Violence in the ‘Bastar Division’, which comprises seven Districts – Bastar, Bijapur, Dantewada, Kanker, Kondagaon, Narayanpur, and Sukma – in the southernmost region in the State, remains a significant challenge for the State. According to SATP, in 2021, the Bastar Division accounted for 94.91 per cent of total killings reported in Chhattisgarh, as against 94.07 per cent in 2020. Since 2000, the ‘Bastar Division’ has accounted for 90.85 per cent of all fatalities in the State – 3,148 out of a total of 3,465. The Division accounted for 28.74 per cent of the total of 10,953 fatalities recorded across the country since 2000.

On December 17, 2021, Chief Minister (CM) Bhupesh Baghel claimed that CPI-Maoist activities and violence were on the wane in the tribal Bastar region, where his Government was now focusing on introducing welfare and other development schemes:

Maoists are now just confined to certain pockets in the remote forest areas. There has been a significant decline in incidents of Naxalite [Left Wing Extremism, LWE] violence. The perception that Chhattisgarh is a ‘Naxal-Garh’ is also changing fast.

On October 15, 2021, Sundarraj Pattilingam, Inspector General of Police (IGP), Bastar Range, asserted,

The loss of senior Central Committee members like Ramanana, Haribhushan, in the recent months is a big jolt for the CPI-Maoist organisation. It would certainty deplete the strength of the Naxal movement.

IGP Sundarraj’s statement came after senior CPI-Maoist leader Akkiraju Haragopal aka Ramakrishna aka RK (58), who led the Maoists in peace talks with the then Andhra Pradesh Government in 2004, passed away in Bijapur District on October 14, 2021, after a prolonged illness. Ravula Srinivas aka Kunta aka Ramanana (55), who died of a heart attack in the forests in Bijapur District of Bastar Division on December 10, 2019, was the ‘secretary’ of the ‘Dandakaranya Special Zonal Committee (DKSZC)’ and a member of the CPI-Maoist ‘central committee.’

Meanwhile, on June 27, 2021, the Union Ministry of Home Affairs (UMHA) identified 14 Districts of Chhattisgarh – Balrampur, Bastar, Bijapur, Dantewada, Dhamtari, Gariyaband, Kanker, Kondagaon, Mahasamand, Narayanpur, Rajnandgaon, Sukma, Kabirdham and Mungeli – to be covered under ‘Security Related Expenditure (SRE)’ scheme for conducting focused operations against the ultras, among 70 LWE-affected Districts in 10 States across the country. Seven of these Chhattisgarh Districts – Bastar, Bijapur, Dantewada, Kanker, Narayanpur, Rajnandgaon and Sukma – were also included in the list of ‘25 Most Affected Districts’ from eight States across India, and another three districts – Kabirdham, Kondagaon and Mungeli – have been labeled ‘Districts of Concern’.

In the meantime, the Maoists are raising general issues to regain influence among the masses. According to a December 29, 2021, media report, Maoists have issued a decree for the youth in Bastar, asking them to demand recruitment of teachers and personnel for the health, agriculture and animal husbandry departments of the State Government. The Maoists also warned the youth not to join the Bastar Fighters, a special Police force created to control the Naxal movement in Chhattisgarh and Madhya Pradesh.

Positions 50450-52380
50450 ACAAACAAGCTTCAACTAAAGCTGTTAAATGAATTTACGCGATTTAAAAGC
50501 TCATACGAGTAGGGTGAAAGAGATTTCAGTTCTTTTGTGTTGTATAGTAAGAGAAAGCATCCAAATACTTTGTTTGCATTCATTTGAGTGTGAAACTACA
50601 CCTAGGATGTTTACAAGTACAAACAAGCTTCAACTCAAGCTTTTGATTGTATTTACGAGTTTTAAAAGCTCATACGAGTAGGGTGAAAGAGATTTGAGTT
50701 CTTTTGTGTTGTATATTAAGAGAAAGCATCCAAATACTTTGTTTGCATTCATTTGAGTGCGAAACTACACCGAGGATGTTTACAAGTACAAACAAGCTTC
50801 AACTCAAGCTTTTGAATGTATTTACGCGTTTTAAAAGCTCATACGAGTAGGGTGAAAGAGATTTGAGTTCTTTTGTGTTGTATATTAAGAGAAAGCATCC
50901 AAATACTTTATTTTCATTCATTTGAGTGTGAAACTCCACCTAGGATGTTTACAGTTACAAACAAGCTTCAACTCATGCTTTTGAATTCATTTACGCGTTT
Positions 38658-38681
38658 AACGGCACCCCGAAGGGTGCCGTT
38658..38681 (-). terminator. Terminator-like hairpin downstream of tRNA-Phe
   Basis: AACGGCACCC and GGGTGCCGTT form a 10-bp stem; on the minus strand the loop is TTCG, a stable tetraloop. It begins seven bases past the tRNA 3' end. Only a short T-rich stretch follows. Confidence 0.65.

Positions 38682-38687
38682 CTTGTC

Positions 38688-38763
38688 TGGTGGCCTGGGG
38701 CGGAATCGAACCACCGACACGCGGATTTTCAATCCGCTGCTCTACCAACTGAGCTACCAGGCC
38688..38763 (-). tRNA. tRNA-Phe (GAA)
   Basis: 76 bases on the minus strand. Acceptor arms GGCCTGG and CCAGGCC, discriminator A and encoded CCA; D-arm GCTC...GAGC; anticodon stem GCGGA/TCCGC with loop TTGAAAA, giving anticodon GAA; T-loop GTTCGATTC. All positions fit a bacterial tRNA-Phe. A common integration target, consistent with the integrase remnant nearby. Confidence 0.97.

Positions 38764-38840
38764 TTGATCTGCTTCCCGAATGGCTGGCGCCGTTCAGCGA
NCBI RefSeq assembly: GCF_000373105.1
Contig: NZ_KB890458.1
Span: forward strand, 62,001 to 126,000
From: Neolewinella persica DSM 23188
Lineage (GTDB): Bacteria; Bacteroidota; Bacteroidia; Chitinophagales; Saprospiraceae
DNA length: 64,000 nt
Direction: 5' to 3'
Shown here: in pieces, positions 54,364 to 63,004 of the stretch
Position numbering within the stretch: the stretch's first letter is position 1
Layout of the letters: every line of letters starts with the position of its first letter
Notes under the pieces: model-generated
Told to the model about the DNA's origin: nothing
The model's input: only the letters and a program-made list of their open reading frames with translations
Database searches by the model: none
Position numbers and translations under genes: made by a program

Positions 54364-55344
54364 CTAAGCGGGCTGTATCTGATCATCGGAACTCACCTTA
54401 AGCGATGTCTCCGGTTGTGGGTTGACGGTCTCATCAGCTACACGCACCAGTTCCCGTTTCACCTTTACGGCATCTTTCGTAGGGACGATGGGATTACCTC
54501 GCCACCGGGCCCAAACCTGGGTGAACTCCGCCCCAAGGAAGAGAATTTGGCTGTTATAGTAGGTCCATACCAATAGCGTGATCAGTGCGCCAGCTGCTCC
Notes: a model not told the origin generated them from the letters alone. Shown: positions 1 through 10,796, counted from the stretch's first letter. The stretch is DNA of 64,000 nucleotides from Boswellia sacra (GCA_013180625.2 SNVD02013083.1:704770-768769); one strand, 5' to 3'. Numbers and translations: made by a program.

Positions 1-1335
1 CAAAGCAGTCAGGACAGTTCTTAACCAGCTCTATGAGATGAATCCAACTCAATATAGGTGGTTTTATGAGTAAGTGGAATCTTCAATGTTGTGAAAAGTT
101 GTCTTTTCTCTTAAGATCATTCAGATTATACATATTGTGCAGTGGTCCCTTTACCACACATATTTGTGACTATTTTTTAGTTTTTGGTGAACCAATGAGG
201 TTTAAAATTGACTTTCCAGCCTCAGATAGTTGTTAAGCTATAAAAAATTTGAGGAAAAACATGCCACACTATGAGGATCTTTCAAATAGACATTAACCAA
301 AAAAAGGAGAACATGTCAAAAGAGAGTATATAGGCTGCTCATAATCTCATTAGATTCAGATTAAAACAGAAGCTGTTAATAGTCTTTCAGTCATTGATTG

Earlier, on September 26, 2021, through posters, Maoists appealed the villagers of Sukma District to make the ‘Bharat bandh’ [all India shut down strike] called on September 27 to protest against the Centre’s three farm laws, a success. It might be noted that the Maoists also extended support to the day-long bandh called by the Samyukta Kisan Morcha (SKM), which was spearheading the agitation against the farm laws. The laws were later repealed by Parliament on November 29, 2021. 

Even as the battle against the Maoists in Chhattisgarh continue, the State Police Force, the first line of defence against any kind of internal danger within a State’s borders, continued to face deficits and deficiencies. According to the latest Bureau of Police Research and Development (BPR&D) report, as on January 1, 2020, the State had 63,839 Policemen, as against a sanctioned strength of 75,664, leaving at least 15.62 posts vacant. In this highly Maoist-afflicted State, the Police/Area Ratio (number of Policemen per 100 square kilometers) is 47.22, as against the sanctioned strength of 55.97. The all-India Police/area ratio stands at 63.63, as against a sanction of 79.80. Moreover, of a sanctioned strength of 142 apex Indian Police Service (IPS) Officers in the State, 28 posts, i.e., 19.71 per cent, remained vacant, considerably weakening executive direction of the Force. Astonishingly, 27 of 453 Police Stations in the State are without a telephone connection. To assist the State Police, 60 battalions of Central Armed Police Forces (CAPFs) have been deployed in Chhattisgarh.  

Despite the existing odds and deficits, the SFs have gradually and substantially contained the Maoists in Chhattisgarh. However, the rebels retain the wherewithal to engage in significant violence and to revive their movement if there is any neglect on the part of the state’s Forces and administration.

*Deepak Kumar Nayak
Research Associate, Institute for Conflict Management

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SATP, or the South Asia Terrorism Portal (SATP) publishes the South Asia Intelligence Review, and is a product of The Institute for Conflict Management, a non-Profit Society set up in 1997 in New Delhi, and which is committed to the continuous evaluation and resolution of problems of internal security in South Asia. The Institute was set up on the initiative of, and is presently headed by, its President, Mr. K.P.S. Gill, IPS (Retd).